I bought the trilogy all in once so I told myself I had to read the other Fifty Shades too, to be able to criticize the books. So when I went for my international exchange to Barcelona I brought Fifty Shades Darker with me. Reading the second part of the trilogy took me like two months. The story seems to be more exciting in some way, since every now and then there are little peeks of real confrontations, but still the endless sex scenes screw it up even though I keep reminding myself that I shouldn’t forget that the book is about sex with a story line, not the other way around. Anyway, in the second book Ana and Christian are married, too soon of course. It is ridiculous. I didn’t like the whole marriage issue in Twilight and I like it even less now some Cullen-fan tried to copy Meyer her ideas. My mom started to skip the sex scenes in the first book already but I told her I saw it as a lack of respect to the author to skim chapters. I changed my opinion in Fifty Shades Darker. I didn’t skip entire paragraphs but I sure didn’t pay much attention going over the scenes that so many women apparently like. What I like about the second book is that you get to know more about Christian’s past and start to understand why he’s the way he is.
Fifty Shades Freed. Hurray, it was almost over. Although I could’ve put the books away, I really wanted to know what happens in the last book. It took me four months in order to find out. I just couldn’t finish it. Sex scenes I skipped and the only thing I could do was waiting for the ‘big surprise’ when Ana finds out she’s pregnant. After that the books actually becomes kinda fun to read. The events follow each other up quickly, which is new for a Fifty Shades book.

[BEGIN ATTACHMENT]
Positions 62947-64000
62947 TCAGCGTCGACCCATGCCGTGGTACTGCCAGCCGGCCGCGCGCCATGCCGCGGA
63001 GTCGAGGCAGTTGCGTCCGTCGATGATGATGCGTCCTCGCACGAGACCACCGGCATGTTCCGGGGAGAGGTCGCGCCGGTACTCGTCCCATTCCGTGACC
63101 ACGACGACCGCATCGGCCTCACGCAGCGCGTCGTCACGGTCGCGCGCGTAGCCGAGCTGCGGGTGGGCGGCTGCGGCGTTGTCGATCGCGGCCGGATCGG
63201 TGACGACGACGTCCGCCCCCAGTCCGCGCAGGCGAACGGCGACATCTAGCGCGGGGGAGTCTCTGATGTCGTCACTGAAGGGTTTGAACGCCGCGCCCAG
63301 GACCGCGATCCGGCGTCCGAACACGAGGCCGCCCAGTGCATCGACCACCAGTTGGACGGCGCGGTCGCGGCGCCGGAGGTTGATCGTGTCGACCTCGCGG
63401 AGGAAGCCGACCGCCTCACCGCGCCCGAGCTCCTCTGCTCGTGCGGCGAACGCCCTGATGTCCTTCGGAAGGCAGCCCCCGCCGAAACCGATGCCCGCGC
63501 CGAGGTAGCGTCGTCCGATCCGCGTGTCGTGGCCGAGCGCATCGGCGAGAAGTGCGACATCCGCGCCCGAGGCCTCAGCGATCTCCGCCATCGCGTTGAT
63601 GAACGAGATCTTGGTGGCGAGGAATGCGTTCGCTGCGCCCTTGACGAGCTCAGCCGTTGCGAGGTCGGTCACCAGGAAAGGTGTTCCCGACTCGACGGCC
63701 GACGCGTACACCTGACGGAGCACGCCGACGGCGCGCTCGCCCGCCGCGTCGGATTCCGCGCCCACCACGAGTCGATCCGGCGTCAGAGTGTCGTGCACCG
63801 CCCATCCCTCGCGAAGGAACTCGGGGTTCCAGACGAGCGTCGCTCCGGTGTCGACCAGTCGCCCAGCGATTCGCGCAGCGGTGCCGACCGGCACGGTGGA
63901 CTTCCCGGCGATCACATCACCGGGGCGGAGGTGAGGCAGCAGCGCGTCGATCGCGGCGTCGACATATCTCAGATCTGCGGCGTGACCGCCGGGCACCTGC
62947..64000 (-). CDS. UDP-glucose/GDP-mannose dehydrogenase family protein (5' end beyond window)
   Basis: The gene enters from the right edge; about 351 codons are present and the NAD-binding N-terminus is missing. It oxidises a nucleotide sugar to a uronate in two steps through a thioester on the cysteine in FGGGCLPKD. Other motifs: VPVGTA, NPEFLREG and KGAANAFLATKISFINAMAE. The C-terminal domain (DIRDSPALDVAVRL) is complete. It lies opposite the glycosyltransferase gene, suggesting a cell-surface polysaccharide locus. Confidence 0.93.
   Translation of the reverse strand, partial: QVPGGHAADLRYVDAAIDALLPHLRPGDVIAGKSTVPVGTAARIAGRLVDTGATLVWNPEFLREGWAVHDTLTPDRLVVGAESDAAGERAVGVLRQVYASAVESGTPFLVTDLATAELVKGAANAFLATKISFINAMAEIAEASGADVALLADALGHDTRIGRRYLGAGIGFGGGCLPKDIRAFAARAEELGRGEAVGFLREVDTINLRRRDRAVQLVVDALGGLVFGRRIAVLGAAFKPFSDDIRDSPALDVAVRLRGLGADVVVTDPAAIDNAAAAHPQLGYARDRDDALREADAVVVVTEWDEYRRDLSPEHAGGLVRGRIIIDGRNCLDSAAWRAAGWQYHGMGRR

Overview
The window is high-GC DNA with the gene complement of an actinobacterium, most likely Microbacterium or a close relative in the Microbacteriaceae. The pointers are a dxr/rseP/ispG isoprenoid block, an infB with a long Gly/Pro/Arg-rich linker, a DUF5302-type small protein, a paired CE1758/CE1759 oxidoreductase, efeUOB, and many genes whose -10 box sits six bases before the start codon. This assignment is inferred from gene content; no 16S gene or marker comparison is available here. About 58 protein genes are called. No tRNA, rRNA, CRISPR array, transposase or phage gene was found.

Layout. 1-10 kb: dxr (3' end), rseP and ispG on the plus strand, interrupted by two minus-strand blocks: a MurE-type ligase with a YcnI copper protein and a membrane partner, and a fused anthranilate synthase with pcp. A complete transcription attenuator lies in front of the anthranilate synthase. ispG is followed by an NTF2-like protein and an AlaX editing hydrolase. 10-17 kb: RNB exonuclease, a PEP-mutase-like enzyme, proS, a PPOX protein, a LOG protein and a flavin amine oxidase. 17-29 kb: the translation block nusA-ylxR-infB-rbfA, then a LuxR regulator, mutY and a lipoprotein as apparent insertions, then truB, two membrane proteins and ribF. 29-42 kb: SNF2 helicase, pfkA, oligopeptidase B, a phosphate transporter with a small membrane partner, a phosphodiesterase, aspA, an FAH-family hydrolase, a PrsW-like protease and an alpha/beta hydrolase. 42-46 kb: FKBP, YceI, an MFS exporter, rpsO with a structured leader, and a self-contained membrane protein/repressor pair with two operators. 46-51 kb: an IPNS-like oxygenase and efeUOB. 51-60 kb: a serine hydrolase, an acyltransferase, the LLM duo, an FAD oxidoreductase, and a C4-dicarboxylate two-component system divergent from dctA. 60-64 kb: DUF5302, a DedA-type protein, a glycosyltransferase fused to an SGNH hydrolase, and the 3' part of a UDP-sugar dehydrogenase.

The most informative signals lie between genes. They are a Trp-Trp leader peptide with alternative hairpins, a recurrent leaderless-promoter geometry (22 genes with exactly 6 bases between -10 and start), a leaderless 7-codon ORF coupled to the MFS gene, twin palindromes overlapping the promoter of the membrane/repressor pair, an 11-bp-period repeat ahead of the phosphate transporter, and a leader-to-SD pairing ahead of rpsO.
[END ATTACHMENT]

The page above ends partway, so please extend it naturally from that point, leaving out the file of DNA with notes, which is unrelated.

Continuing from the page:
This last part of the trilogy is my favourite because of several reasons. First of all: It’s the last part :). Also because James doesn’t go over every detail anymore, she just describes the honeymoon and other events that have happened the last months. The other pro’s are that the couple get out of their house, which means a new environment, new people, some fights and less sex scenes. I think James realized she couldn’t go on and on about two people who only have an exciting life because of money and sex, so she decided to put all her talent in this last novel. When the epilogue starts I thought I was almost done reading this precious SM story. Couldn’t be more wrong. After the epilogue there’s the ‘Fifty Shades of Christian’, which is kinda interesting because it’s about his childhood. And after that there’s more Christian when you read the first chapter of book one again, only this time from his perspective. Fun fun fun. Well ended. Ana and Christian live happily ever after and James ends with “This is it for now”. For me this sounds more like a threat than a promise. I really hope she won’t continue writing stories like this. It could’ve been so cool, a record breaking book about SM. But James became greedy and decided to use a story that already existed, and spread it over 3 books. I understand the whole money making point of view, but I don’t think it’s fair to let us readers read three books of nonsense while you could’ve written one exciting book.
Long story but its about three books so I allowed myself to write a lot 😉
Picture: Me by Matthijs Munter Photography